A few minutes later I very lightly sponged the Burnt Sienna around, with an emphasis on the edges in places of typical rust.  Let me just tell you, this shade is perfect for reproducing a rusty look!  Also, in my test run, I tried it without the rustiness and it just didn't look as good.  The Burnt Sienna gives it another layer of color that adds depth and authenticity to it.

And here it is with another layer of gray (I mixed a little black in with the light gray to make it darker)  sponged over the "rust."

At this point I started to get discouraged because it was looking so fake and not at all how I wanted it to look.  I thought I was going to have to start completely over.  But... I just kept working and trying and kind of by accident I figured out how to finally get what I wanted.

 The gun metal gray is a metallic paint so it dries with a shine, which I didn't want.  I knew that basic craft paint dries really dull and flat so I wanted that to be the final layer.  I mixed up yet another shade of gray and wiped it over a small section at a time.

Then I used a damp paper towel to {very gently} sort of smudge the paint and work it into the other layers of paint, sort of filling in the gaps so to speak.  This helped smooth out the finish and give it another layer of texture since authentic old canning lids have tons of texture and layers of color.  

At the same time, the dampness of the towel was also removing the excess paint.

Doing that covered up some of the rustiness so I did the dry brush technique with a sponge brush and very lightly brushed some more "rust" onto it.  The craft paint dried nice and dull and flat and I was pretty happy with how they turned out.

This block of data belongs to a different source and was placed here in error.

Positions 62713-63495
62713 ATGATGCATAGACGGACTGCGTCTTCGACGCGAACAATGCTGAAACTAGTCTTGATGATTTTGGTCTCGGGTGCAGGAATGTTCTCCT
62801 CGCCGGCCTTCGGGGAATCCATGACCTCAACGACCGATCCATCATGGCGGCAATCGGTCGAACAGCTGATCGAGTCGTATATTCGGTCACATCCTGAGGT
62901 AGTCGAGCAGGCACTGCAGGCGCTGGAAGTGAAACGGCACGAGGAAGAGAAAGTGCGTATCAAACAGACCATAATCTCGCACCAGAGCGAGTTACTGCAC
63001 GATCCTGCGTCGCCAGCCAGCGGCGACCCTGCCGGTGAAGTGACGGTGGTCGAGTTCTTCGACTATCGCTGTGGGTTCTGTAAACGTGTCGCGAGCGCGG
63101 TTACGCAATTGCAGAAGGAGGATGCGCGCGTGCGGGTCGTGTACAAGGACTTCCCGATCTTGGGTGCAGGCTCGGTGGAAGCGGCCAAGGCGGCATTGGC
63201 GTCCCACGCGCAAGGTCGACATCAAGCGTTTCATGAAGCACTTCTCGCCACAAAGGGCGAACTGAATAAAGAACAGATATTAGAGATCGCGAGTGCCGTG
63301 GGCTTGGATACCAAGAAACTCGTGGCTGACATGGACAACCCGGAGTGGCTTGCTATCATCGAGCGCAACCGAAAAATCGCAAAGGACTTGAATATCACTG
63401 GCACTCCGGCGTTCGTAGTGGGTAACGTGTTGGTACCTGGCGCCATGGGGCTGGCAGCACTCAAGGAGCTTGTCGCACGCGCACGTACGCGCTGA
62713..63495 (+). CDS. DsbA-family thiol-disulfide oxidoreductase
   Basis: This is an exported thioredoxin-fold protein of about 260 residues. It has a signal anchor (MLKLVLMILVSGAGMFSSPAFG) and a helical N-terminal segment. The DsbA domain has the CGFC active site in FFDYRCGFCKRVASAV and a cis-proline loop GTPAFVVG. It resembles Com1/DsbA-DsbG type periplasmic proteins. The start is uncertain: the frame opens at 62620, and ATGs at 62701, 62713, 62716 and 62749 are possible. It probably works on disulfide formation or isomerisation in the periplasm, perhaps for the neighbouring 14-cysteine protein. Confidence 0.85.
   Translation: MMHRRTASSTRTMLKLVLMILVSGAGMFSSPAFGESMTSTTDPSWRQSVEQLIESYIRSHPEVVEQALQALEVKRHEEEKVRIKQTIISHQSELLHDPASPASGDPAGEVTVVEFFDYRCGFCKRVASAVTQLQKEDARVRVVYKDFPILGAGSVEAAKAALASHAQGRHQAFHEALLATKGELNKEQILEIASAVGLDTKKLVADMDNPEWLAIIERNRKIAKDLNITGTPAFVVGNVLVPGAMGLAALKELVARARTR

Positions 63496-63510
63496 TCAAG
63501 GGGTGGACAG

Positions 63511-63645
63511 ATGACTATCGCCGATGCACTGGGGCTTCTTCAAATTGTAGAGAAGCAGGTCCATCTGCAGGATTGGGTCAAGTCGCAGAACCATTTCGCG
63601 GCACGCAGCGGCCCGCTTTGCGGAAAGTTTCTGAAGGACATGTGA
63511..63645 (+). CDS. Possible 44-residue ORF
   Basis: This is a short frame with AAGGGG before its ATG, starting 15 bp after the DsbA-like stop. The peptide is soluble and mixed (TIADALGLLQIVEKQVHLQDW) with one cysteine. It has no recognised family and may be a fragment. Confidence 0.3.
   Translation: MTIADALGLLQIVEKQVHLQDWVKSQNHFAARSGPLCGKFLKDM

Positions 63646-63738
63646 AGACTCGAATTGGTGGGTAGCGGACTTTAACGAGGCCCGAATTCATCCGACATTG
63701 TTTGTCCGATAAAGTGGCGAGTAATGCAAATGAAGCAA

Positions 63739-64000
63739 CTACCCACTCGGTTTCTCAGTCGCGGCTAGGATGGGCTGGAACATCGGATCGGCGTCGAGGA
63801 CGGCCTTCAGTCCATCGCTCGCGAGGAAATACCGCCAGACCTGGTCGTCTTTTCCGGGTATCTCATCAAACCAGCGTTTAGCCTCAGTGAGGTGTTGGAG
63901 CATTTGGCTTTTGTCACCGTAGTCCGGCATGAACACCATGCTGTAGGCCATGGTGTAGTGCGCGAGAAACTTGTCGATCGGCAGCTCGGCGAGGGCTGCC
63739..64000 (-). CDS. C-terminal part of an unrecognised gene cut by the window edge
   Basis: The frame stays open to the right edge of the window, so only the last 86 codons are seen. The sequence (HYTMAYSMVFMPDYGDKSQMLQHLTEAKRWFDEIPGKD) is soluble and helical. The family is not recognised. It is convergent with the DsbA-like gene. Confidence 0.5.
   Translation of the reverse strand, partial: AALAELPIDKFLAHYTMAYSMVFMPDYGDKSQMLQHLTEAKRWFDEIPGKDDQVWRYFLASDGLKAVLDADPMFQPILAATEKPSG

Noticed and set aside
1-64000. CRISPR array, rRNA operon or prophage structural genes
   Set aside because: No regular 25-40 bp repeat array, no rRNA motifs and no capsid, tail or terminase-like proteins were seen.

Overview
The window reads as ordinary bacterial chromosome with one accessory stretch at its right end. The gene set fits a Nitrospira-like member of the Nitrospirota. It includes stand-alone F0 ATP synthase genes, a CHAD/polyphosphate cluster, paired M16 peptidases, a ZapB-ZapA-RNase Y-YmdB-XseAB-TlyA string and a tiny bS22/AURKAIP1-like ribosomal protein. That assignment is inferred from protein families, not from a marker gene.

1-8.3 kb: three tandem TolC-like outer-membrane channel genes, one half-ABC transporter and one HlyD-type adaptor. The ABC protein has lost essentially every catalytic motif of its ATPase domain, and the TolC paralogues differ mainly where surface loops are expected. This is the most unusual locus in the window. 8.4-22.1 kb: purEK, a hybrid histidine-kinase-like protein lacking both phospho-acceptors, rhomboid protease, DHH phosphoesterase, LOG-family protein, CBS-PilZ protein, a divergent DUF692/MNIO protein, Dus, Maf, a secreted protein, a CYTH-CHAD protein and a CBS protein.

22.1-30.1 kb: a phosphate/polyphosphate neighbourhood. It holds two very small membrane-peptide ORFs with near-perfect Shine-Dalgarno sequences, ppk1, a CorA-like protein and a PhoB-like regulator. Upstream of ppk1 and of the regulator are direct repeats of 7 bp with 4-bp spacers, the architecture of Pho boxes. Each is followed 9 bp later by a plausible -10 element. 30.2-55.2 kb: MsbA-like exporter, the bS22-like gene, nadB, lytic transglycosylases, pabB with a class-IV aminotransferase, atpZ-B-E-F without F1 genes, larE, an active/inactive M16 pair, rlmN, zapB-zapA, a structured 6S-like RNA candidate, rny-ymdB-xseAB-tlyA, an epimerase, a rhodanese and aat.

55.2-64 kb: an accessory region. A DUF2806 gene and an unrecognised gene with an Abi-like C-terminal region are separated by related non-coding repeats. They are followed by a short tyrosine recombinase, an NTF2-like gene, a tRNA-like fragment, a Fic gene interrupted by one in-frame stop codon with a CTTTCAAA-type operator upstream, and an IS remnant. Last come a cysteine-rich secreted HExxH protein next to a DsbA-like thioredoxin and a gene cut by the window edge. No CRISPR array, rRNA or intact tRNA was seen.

Since these will be in daily use in the kitchen and have the potential to get grimy, I added a few layers of Krylon clear coat sealer in matte finish to protect the paint.  They make the sealer in a flat finish and I considered using that so as not to add any bit of shine to them, but I was worried the flat finish might not have very good washability.  The matte finish did add just the tiniest bit of shine to them, but probably only a perfectionist like me would even notice.

So...now that they were done I set them in place.  But since I decided to take down the Hostess Cupcake sign, it was looking a little bare.  They needed something more.

I took the RC Cola crate off the top of the fridge and came up with this.

A vintage potato masher holds my dishcloths, while an old donut/biscuit cutter and milk glass salt shaker add some extra cuteness.  I have to be honest here, the dishcloths in the potato masher is not my original idea.  I saw that done in a display at an antique store a few years ago and tucked it away in my brain for future use.

A little closer look at the "galvanized" lids.

So here's a little comparison.


And another comparison.



 I am loving the change - exactly what I was going for!  I can't quit glancing over there every time I'm in the kitchen!  : )


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DIY Club

Friday, April 20, 2012

My Dirty Little Secret

Dirty little secrets. 
 Everyone has one right?  Whether they want to admit to it or not, it's there...somewhere.  
In the past, I've been labeled as someone who "has it all together;" "house is always perfect;" "writes a blog;" "throws cute parties;" and people ask "How do you do it all?!?"  I am always surprised and perplexed when someone admits they think that of me, because the answer is, I don't!  I am so far from "together." 

And today I'm going to admit to one of my {many} weaknesses, but this one is my "dirty little secret."  The worst of the worst.  I question my own sanity in showing you this.